The 51 year-old Pontarelli now insists his transfer was retribution by Cicero officials for daring to run against their leader. Spokesmen for the city have denied the accusation, insisting Pontarelli wanted the transfer because it will increase his current Cicero salary from $90,000 per year to $93,000, “and it’s an easier job.” The 30-year Cicero employee says it’s a lie and nothing short of, “punishment” for challenging Dominick for leadership. Joseph Pontarelli may be in the process of learning an age-old political lesson the hard way. You can represent the Machine or you can be a reformer, but you can’t be both.
The surest path to power and riches in Illinois is to fall in line with the Chicago Democratic Machine, acquire a political patron, and put in a decade or two of work until it’s your turn to run for office. If you do all that, the Machine will help you, as it’s helping McPier boss Juan Ochoa in this race and it helped Larry Dominick, Betty Loren Maltese and Henry Klosak before him. Cutting in line and stepping on toes, however, is frowned upon, and hazardous to your freedom. Just ask Rod Blagojevich, Jesse Jackson Jr., Mel Reynolds, Miriam Santos and a parade of other former Machine powerhouses that stepped out of line.
The fourth and final candidate for Cicero Town President doesn’t sound like a typical grassroots reformer at first glance. Lizveth Mendez isn’t just a Democratic Party insider, she comes from the heart of the Machine – the Madigan family. Illinois Rep. Michael Madigan (D-Chicago) is the Speaker of the Illinois House and arguably the most powerful man in Illinois since the retirement of Chicago’s political godfather Richard Daley. His daughter is Illinois’ top criminal justice official – Attorney General Lisa Madigan.
Mendez proudly proclaims her affiliation on her campaign’s website. “Eight years ago, I was appointed by Illinois Attorney General Lisa Madigan to be her office’s Latino Affairs Liaison,” she says, “That has meant for the past eight years, I have spent my time at the neighborhood level working with families to do things like educate seniors about elder abuse and inform people about how to protect themselves from consumer fraud.”
Positioning herself as a reformer in the same sentence she promotes her link to the Madigan political family, Lizveth Mendez says her loyalty will be to the people of Cicero. “In my position with Attorney General Lisa Madigan, I used government to help families,” she explains, “Similarly, I am running for Cicero Town President because for far too long, our Town President has used town government to largely help just his family. As your Town President, I will use town government to help you and your family.”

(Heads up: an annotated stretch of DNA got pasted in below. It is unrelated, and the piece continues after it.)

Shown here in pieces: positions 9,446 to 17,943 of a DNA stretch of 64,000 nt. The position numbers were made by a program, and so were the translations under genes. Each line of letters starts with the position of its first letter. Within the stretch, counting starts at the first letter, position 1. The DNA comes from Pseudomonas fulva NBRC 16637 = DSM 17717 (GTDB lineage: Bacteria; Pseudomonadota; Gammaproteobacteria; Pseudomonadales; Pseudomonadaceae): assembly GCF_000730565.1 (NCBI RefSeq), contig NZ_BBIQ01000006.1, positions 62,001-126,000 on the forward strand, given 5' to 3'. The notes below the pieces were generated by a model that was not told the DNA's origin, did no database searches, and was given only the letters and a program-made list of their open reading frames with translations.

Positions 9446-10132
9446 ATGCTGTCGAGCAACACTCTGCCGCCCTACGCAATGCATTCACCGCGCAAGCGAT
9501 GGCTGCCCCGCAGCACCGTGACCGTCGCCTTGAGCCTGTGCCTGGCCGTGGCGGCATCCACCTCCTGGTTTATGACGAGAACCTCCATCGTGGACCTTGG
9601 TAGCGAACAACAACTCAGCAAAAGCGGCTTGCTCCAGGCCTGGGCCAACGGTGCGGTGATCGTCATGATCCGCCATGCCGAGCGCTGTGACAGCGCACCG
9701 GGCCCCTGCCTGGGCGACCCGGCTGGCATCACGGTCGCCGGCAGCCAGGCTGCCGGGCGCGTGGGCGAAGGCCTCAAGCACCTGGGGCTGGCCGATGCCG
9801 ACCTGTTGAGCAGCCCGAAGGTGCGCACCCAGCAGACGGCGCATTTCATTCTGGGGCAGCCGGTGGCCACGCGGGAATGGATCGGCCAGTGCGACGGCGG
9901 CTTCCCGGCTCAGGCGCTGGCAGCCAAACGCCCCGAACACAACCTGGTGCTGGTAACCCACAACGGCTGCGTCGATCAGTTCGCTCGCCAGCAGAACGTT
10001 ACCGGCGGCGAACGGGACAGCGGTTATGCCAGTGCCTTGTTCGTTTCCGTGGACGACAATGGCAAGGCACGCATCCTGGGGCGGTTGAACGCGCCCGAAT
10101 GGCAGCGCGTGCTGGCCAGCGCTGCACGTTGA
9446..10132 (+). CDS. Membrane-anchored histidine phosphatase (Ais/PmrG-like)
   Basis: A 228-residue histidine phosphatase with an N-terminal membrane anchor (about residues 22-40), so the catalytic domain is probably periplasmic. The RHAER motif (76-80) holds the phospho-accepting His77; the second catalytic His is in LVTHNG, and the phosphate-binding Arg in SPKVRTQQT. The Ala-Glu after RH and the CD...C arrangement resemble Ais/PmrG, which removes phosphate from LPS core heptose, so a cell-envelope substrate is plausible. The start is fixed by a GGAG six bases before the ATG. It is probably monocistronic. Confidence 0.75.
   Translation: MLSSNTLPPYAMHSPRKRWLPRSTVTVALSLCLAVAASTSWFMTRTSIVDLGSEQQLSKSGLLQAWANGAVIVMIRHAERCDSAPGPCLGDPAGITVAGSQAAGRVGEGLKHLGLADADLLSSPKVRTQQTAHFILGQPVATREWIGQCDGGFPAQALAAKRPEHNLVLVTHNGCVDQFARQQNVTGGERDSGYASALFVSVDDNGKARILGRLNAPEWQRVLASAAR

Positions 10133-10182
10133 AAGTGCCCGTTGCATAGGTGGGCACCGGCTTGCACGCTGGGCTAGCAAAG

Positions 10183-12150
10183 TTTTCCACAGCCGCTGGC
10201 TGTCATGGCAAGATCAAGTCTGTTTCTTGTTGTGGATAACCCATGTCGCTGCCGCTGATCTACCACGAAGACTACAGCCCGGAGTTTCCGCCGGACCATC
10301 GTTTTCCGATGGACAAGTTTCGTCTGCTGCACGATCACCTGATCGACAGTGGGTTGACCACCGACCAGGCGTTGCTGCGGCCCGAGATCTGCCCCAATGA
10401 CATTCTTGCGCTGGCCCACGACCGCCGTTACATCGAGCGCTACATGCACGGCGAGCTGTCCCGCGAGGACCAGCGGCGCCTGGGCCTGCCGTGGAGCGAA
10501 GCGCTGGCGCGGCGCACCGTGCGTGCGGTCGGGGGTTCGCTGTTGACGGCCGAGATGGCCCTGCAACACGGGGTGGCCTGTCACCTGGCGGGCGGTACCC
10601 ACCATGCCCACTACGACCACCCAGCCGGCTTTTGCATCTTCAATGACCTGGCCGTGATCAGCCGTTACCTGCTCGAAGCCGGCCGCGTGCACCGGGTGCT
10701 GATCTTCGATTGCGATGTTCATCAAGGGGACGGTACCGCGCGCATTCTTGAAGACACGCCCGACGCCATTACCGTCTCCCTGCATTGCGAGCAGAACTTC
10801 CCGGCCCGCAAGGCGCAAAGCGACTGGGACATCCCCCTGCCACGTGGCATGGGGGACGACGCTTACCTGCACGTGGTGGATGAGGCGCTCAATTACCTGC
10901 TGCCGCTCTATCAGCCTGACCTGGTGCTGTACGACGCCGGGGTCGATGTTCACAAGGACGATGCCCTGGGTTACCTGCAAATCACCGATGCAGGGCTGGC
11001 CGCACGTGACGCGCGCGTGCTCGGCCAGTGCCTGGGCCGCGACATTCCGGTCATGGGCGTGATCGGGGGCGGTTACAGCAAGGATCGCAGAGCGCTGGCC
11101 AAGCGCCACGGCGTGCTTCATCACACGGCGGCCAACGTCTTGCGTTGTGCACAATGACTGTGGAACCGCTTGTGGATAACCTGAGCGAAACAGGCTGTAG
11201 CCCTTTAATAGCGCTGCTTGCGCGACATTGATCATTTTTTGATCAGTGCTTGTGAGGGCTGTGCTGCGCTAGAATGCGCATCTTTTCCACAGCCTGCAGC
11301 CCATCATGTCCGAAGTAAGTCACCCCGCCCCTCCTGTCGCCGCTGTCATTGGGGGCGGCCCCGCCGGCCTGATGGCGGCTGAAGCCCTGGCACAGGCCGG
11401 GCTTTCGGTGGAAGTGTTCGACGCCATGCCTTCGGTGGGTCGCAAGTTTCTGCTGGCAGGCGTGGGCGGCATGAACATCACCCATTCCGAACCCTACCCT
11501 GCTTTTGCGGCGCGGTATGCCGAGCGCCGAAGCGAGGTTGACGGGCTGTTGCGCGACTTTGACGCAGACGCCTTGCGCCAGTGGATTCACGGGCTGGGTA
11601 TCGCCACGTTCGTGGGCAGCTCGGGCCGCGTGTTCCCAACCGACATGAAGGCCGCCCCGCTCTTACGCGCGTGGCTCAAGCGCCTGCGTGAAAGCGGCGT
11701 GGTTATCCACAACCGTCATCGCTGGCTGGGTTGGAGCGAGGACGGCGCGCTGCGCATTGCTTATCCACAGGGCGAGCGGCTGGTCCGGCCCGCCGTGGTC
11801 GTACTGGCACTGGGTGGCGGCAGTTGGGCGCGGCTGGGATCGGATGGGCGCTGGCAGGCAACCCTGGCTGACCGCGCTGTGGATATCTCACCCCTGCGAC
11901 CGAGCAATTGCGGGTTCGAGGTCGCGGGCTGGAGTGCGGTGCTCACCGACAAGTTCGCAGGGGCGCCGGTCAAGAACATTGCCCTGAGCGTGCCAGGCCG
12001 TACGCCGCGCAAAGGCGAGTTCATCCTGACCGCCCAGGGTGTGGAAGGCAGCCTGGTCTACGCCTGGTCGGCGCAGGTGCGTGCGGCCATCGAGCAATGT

While Cicero is overwhelmingly Hispanic now days, the Italian establishment has proved it doesn’t go down easily. In this race, both the Italian and Latino vote are split between Machine-backed establishment candidates – Dominick and Ochoa – and insurgent candidates – Pontarelli and Mendez. The one who unites their base the most will have the advantage. With the town’s ever-increasing Hispanic population, that makes Ochoa the early favorite.
But Lizveth Mendez isn’t giving up the title of guardian of Cicero’s Latino population without a fight. As an immigrant from Mexico as a child, she’s using it as a cornerstone of her campaign. “Cicero’s a family oriented community, whether immigrants came from Central America, Mexico, or anywhere else,” Mendez said in her announcement speech, “For 150 years, Cicero has been a truly American community, a place that has drawn people from all over the world, who have come in search of better opportunities and a better life.”
Presenting herself as the only reformer of the 4 candidates, Lizveth Mendez next takes aim at not only current Town President Larry Dominick, but also the culture of decades of corruption that has shut honest Cicero residents out of their own government.
“We have struggled to realize the full benefits of the struggles of generations after generations of Cicero residents who worked diligently, played by the rules, and earned their place in America,” Mendez says, “What has prevented us from realizing all that Cicero can be is a political culture that allows the town President to behave like a feudal lord, and to treat Cicero residents as his indentured servants.”
What candidate Lizveth Mendez lacks in experience, she more than makes up for with her charisma, energy and political contacts. A veteran of the Hillary Clinton for President campaign in 2008, she’s intelligent, attractive, inspiring and seemingly sincere. But she’s an 8-year veteran of the Madigan political dynasty. If she can be taken at her word, Mendez would be a breath of fresh air for the citizens of Cicero and the best candidate for town President. But if it’s all a political act, the last thing residents need is another city in the pocket of the Madigan family.
As a column of, by and for independent voters, the closest thing to an independent candidate in this race is Lizveth Mendez. As a longtime grassroots community activist, she brings an energetic and empowering underdog quality to the race that we can only hope would carry over into her administration. We wish Lizveth Mendez the best of luck and recommend independents contact and support her campaign for Cicero President.
For more information on Lizveth Mendez and her campaign for Cicero Town President, visit her website at Lizveth.com.